Farmers Day is celebrated every year on October 12! The profession of farming began around 12,000 years ago with the domestication of livestock as hunter/gatherers settled down and started to plant their own food.
Agriculture is one of the world’s oldest and vital professions. Farmers have remained one of the highest contributors to economic growth while consistently feeding the people who rely on their goods. Originally referred to as Old Farmer’s Day, National Farmers Day was cultivated to celebrate the hard work farmers put into growing their crops. The date of October 12 came about as it lands toward the end of the traditional harvesting period. Additionally, every three years, the Harvest Moon will fall in early October. Historically, in states in the northern US, the first frost would occur in the beginning of October, if not the middle, requiring many farmers to harvest their crops beforehand to prepare for the winter. Now, because of technological developments in farming practices, the traditional growing period can be prolonged to increase yield and profit, part of the reasoning why National Farmer’s Day tends to extend its celebrations in rural areas throughout the month of October.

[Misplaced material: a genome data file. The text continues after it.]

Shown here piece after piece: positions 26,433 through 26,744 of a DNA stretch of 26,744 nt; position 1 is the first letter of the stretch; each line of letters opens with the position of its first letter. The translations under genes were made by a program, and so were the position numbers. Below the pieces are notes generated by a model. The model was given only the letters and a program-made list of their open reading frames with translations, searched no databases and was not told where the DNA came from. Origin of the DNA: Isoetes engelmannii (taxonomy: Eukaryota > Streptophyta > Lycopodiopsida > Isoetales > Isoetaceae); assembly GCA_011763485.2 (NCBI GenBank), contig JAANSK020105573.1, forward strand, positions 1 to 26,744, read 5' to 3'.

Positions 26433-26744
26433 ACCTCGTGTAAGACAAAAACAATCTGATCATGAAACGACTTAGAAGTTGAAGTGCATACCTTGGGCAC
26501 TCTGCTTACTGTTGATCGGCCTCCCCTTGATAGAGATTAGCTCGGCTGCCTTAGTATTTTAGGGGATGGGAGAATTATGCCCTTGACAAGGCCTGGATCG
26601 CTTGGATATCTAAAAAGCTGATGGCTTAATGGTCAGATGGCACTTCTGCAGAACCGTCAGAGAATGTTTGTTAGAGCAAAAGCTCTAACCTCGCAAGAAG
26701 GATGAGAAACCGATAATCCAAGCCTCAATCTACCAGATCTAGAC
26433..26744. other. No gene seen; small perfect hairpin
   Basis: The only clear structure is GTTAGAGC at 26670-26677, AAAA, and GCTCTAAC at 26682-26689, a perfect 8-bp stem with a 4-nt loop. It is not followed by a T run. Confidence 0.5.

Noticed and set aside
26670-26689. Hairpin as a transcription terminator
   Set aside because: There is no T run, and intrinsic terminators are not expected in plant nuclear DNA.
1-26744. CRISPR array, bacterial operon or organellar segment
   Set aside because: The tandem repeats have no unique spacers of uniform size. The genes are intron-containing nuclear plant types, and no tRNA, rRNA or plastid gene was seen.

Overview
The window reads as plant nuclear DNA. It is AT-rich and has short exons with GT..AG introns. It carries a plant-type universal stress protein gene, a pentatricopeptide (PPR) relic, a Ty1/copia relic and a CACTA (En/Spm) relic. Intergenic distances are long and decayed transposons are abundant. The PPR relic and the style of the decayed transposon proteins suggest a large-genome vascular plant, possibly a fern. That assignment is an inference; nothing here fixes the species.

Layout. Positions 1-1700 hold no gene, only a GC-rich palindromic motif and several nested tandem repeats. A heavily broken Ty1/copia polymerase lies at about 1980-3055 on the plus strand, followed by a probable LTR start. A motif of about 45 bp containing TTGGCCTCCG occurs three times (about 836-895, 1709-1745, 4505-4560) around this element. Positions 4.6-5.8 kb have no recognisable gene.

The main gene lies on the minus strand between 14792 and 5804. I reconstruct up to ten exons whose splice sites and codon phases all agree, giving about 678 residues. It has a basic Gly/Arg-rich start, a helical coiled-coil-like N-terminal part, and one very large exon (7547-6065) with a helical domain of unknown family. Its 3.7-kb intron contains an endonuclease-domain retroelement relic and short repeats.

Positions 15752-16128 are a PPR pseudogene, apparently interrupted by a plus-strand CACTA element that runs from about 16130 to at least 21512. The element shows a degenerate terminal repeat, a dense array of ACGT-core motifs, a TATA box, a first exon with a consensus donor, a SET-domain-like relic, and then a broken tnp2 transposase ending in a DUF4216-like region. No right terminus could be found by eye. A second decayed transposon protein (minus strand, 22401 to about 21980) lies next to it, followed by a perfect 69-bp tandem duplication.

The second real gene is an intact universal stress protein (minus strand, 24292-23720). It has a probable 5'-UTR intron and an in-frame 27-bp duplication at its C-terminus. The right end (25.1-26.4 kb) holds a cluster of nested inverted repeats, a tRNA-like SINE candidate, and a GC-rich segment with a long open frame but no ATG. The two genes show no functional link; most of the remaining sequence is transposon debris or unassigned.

Who is the modern farmer? Every 5 years, the United StatesDepartment of Agriculture conducts a census of U.S. farmers.
- While the latest census data shows that the majority of farmers are older (average age: 58+), there are also more young men, women, and minority farmers than ever before.
- You may be surprised to learn that 97.1% of farms in America are family farms (not corporations).
We need farmers of the future to plant, feed, raise, and harvest all of the food that keeps our citizens fed.
Farmers’ contribution to the economy extends well beyond the food they grow for us to eat. In 2019, 22.2 million full- and part-time jobs were related to the agricultural and food sectors—10.9 percent of total U.S. employment.
Farmers keep many communities alive including:
- trucking, railroads, and transportation
- clothing, textiles, and leather goods
- grocery stores, food services, eating and drinking places
- food and beverage manufacturing
- forestry and fisheries
Remember, Only 2% of us feed and sustain the rest of us! Take a moment today and thank a farmer. And it’s always worth listening one more time to Paul Harvey’s “So God Made a Farmer” Click HERE (Source: The Old Farmer’s Almanac, NationalToday)